Apple’s AuthenTec Buy Validates Biometrics, Valid Tech Says
August 14, 2012 Alex Woodie
The folks at IBM i biometric software maker Valid Technologies were heartened by the recent bid by Apple to buy biometric chip maker AuthenTec for $356 million. The CEO for Valid Tech, which uses AuthenTec’s fingerprint matching technology in its flagship IBM i-based VSSA product, says the deal could help spur the adoption of biometric authentication.
Greg Faust, the founder and CEO of Boca Raton, Florida-based Valid Technologies, says its partnership with AuthenTec shouldn’t be affected by its deal with Apple. Faust says he sees no reason why Apple wouldn’t accept revenue from companies like Valid that OEM AuthenTec’s technology–in this case, the “matcher” software that matches a person’s fingerprint scan with the original scan that is on record, as well as the extractor software that pulls data from the fingerprint scan.
“There’s no change of control clause in the licensing agreement,” Faust tells IT Jungle. Apple didn’t respond to Faust’s request to clarify the deal, he says.
Companies like AuthenTec and SecuGen are typically more interested in selling biometric hardware than in making money from selling software that runs on the authenticating server. However, it’s unlikely that Apple is buying AuthenTec to get into the market for biometric devices.
Even if there was a change in the partnership, Valid has deals in place with other makers of biometric matching and extracting software that can be put into VSSA, including AuthenTec competitor SecuGen. “It’s not going to affect us in a negative way at all.”
There has been much speculation over Apple’s plans for AuthenTec. The most likely scenario has Apple embedding AuthenTec’s fingerprint scanning chip directly onto the screen of iPads and iPhones. This would bolster a range of activities, including enterprise authentication, which has become a big problem in the bring-your-own-device (BYOD) movement. It could also bolster mobile payments. An alternative theory has Apple buying AuthenTec just to mess with mobile device rival Samsung, which had signed a big deal with AuthenTec for authentication on Android devices just prior to Apple’s offer.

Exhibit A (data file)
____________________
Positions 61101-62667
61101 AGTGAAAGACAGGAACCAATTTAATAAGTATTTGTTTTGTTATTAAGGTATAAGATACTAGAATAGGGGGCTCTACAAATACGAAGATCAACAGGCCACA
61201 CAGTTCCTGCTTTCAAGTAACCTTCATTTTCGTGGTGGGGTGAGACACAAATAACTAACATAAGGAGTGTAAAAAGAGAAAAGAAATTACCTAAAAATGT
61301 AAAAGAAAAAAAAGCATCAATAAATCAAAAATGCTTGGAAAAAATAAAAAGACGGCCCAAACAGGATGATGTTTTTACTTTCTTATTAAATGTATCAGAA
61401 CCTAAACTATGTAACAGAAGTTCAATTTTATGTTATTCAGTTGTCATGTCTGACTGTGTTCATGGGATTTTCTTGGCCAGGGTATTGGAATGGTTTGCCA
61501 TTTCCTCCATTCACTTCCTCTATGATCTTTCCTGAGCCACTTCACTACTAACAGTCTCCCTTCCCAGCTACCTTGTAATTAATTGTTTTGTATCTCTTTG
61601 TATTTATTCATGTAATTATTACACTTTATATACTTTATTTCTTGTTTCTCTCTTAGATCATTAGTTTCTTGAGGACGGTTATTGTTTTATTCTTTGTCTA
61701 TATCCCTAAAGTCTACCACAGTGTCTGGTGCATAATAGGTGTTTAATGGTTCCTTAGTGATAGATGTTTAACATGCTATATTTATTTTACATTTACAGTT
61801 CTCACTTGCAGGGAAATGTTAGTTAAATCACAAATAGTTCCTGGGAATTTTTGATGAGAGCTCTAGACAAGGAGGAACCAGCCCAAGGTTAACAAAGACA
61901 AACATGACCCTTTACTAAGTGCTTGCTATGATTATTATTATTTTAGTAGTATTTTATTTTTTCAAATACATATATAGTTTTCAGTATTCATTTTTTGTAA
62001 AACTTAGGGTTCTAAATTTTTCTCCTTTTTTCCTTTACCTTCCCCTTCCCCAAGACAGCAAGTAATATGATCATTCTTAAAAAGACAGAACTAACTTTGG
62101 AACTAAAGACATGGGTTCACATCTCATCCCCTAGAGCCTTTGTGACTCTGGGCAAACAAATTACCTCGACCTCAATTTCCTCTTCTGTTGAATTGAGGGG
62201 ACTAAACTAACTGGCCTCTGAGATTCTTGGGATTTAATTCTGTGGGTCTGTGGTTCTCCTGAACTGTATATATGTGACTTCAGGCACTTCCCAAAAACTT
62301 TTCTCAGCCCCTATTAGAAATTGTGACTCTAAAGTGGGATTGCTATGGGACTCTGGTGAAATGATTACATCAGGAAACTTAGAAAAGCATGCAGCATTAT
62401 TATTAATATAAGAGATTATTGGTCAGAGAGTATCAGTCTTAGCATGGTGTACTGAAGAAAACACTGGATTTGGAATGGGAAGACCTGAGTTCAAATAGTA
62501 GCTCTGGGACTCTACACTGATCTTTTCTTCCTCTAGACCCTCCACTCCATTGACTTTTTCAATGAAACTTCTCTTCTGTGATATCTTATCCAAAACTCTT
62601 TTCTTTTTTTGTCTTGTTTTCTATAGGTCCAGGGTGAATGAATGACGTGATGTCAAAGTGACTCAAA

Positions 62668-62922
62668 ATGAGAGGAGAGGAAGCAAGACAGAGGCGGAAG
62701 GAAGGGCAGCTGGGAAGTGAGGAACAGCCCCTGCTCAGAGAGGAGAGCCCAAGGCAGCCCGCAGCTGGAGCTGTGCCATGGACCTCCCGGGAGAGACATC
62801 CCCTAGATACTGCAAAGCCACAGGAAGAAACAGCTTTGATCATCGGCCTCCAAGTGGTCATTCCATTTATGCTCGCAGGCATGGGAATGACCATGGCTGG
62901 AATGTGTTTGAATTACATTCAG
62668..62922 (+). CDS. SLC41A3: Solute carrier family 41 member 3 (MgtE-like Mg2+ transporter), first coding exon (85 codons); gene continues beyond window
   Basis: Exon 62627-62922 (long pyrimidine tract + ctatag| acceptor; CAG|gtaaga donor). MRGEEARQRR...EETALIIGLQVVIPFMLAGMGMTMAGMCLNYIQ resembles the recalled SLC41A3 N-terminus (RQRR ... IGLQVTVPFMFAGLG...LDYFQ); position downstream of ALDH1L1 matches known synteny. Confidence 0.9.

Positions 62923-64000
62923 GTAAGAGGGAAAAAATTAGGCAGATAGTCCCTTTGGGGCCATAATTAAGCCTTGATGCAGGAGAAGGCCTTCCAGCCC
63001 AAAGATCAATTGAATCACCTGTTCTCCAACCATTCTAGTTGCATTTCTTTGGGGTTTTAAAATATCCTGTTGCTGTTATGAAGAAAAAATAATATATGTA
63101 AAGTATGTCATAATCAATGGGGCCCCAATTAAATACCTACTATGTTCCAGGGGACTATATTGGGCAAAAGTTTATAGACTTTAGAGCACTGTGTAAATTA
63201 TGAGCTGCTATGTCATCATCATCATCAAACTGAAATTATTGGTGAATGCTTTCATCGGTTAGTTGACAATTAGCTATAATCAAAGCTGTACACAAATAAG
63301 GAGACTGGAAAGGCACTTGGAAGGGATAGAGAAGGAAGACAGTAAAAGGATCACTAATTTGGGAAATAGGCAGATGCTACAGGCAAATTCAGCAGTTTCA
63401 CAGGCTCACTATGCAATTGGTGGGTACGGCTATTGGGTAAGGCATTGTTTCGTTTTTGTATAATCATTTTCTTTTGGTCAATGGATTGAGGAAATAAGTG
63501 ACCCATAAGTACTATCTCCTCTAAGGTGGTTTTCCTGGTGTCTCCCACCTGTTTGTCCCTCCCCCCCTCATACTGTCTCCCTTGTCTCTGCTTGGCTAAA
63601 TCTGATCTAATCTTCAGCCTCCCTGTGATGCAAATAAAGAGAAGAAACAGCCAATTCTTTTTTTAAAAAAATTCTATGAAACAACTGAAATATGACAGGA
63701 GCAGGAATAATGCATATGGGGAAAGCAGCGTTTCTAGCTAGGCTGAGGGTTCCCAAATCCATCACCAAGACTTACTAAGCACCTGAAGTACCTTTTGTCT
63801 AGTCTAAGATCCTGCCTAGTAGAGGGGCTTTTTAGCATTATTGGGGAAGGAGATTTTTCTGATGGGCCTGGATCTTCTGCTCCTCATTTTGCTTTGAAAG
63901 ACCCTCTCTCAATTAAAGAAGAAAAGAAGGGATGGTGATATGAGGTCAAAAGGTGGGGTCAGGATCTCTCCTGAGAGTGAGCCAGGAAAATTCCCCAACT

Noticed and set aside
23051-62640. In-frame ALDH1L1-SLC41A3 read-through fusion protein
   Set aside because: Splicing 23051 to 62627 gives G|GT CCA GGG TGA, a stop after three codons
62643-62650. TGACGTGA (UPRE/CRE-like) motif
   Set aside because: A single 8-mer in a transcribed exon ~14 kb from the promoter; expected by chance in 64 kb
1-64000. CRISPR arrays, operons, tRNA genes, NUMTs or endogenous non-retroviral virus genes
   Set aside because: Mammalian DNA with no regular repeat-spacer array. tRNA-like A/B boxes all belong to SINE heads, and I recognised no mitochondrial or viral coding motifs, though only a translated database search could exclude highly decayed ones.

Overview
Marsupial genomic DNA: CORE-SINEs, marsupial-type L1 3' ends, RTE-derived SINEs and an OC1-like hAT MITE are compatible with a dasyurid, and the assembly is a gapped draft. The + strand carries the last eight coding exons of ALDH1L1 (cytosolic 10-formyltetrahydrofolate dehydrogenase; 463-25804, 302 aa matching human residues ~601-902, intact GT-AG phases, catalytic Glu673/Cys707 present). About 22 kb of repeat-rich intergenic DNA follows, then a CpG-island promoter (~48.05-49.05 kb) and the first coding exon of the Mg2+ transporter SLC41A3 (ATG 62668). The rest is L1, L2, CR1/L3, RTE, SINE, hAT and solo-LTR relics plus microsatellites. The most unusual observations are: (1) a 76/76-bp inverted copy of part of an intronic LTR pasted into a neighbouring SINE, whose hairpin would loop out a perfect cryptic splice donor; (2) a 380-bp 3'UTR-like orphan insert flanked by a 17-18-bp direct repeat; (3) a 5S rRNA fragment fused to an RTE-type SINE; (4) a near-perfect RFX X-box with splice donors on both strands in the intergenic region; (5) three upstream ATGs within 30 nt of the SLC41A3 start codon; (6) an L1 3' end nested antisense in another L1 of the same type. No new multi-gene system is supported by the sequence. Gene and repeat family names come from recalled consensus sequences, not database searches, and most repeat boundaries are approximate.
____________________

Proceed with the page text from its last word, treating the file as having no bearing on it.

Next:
Whatever Apple’s plans are, the $356 million it’s put on the table has already helped to “validate” biometric authentication as a whole, Faust says. “Biometric is absolutely the way to do authentication, because nothing else makes any sense,” he says.
Faust recounted a recent experience in which an acquaintance had downloaded a nifty icon to the log-in page of a social media website. “That’s a keylogger,” Faust told him. “You’ll wake up one day to find your bank account cleared out.” Passwords, also, are completely out of hand.
While it’s clear to Faust that biometric authentication is the way we’ll prove our identities in the future, he just wishes the future wouldn’t take so dang long to get here. “i5 people have a tendency not to be early adopters,” he laments. “It’s been a painfully long time to get some adoption by big companies.”
Once those large IBM i shops start seeing their competitors having good results with biometric authentication, they’ll be ready to jump on the bandwagon. “All it takes is one domino to start falling,” he says.
Apple’s domino is a big one, and it could herald the beginning of a change in how we do authentication.